Acetylation of Ferrocene

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Acetylation of Ferrocene

17. October 1996
Experiment #7

Introduction
In this lab we will be utilizing the Friedel Crafts process of acetylation of ferrocene. Ferrocene is an atom of iron bounded by two aromatic rings. We will use some reagents that will cause the ferrocene to add either one acetyl group to an aromatic ring or add two acetyl groups to each of the aromatic rings. In order to determine how well this process had worked we employed: IR spectra analysis, column chromatography, and a little TLC. This experiment is relevant in today's highly industrialized world. By utilizing many of the techniques we employ in this lab, a company can synthesize new types of materials or composites that could revolutionize an industry.

Background
When we react the ferrocene with phosphoric acid and acetic anhydride, we obtain many disparate products. Not only do we get acetylferrocene, but we also get diacetylferrocene, some unreacted ferrocene reactant, and acetic acid as well. We will use thin layer chromatography (TLC), column chromatography (CG), and IR spectra analysis in order to determine the what proportions of each of these compounds will be present in the final product.

Both TLC and CG are excellent methods of measuring the presence of a given substance. Both methods turn around a compounds polarity. As one recalls, polarity is a measure of the electronegativity of a compound determined by their placement in the periodic chart. Specifically, in this lab we are talking about the difference in polarity between the atoms of oxygen and carbon. Ferrocene is relatively low to none in polarity. Acetylferrocene, because of the carbonyl functional group, is more polar than the ferrocene. Moreover, diacetylferrocene, because of the 2:1 ratio of the carbonyl groups over the acetylferrocene, is the most polar of the lot.

As stated above, both TLC and CG take advantage of polarity. Both methods have an extremely polar stationary phase; specifically, silica or alumina gel is used. Through this polar stationary phase, a mobile liquid phase is passed. Now, one can think of a polar stationary phase as a bully that waits in the high school halls for his hooligan friends. His hooligan friends, hooley's as I like to call them, always stay back to talk him; the rest of the normal student body simply keep walking and pass him. The idea here is: like- stays-with- like. Analogously, those compounds which are most similar to the stationary substrate will stay behind to "hang out". In this case, the more polar the compound is, then the more it will stay behind as the rest of the product moves forward in its liquid mobile phase. TLC works by capillary action, where the mobile phase is drawn up the TLC plate and across a polar TLC plate. CG, on the other hand, works by having gravity pull the liquid mobile phase down a polar laden column. The joyous wonder of TLC and CG, then, is that they are thus able to separate each constituent contained in the product.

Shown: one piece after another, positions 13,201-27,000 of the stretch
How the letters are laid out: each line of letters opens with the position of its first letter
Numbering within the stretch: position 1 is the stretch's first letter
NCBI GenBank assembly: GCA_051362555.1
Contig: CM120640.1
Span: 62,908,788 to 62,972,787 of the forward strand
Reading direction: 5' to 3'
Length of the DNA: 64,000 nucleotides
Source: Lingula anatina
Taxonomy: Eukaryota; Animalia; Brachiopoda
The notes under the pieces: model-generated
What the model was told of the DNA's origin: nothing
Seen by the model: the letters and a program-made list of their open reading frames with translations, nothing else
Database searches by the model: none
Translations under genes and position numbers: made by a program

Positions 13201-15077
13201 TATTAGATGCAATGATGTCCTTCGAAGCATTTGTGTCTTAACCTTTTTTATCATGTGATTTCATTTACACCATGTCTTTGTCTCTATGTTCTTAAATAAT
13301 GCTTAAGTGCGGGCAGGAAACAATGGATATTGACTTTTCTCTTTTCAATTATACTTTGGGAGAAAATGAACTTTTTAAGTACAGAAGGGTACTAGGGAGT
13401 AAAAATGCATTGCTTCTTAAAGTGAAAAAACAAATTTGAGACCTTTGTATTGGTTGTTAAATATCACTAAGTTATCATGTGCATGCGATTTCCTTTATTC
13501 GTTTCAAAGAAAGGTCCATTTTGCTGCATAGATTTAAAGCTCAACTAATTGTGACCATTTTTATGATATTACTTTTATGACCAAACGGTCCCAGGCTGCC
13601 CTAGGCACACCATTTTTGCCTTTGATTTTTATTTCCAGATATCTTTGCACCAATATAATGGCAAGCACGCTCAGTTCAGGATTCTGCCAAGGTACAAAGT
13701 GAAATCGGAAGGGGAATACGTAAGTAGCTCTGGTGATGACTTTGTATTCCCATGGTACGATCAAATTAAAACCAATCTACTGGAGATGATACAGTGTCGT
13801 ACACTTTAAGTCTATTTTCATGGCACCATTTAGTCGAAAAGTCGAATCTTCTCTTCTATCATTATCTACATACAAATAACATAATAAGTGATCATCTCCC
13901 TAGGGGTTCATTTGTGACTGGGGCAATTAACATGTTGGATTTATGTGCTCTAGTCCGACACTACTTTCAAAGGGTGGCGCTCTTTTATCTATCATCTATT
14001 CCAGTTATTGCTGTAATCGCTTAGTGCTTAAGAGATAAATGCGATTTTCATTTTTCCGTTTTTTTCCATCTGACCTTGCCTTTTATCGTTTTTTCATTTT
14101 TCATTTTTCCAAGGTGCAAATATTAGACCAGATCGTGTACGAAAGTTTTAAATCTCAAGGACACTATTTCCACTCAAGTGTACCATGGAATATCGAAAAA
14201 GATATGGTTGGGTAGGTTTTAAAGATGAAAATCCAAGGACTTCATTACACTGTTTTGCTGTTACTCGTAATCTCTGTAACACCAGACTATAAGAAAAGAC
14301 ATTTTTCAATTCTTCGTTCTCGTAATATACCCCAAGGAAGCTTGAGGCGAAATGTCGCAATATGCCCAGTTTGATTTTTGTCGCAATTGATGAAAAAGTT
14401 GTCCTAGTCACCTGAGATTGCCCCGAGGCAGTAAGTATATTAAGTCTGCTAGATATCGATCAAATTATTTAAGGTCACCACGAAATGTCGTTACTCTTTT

Methods & Procedure
The procedure of for this lab may be found in the pre-lab note for this experiment contained in the appendix. I will only remark on the important features of the procedure. The amount of start material for this lab was ca. 10 g. The calculation for this may also be found in the pre-lab I first added acetic anhydride to ferrocene (FC) and then warmed to add in the H3PO4 catalyst. I observed a reddish-violet color to this mix of reactants. I then did a TLC and noted that the majority of the sample was not the original ferrocene start material. Please see the pre-lab for reproductions of the TLC plates used in this lab. Also see table 1.2 for Rf values.

As one can see, this crude's Rf is half that of the start material. This indicates that a reaction has definitely occurred. Next we performed an extraction on this sample with Methylene Chloride (MeCl) and Sodium Hydroxide (OH-). Please see the pre-lab for a...
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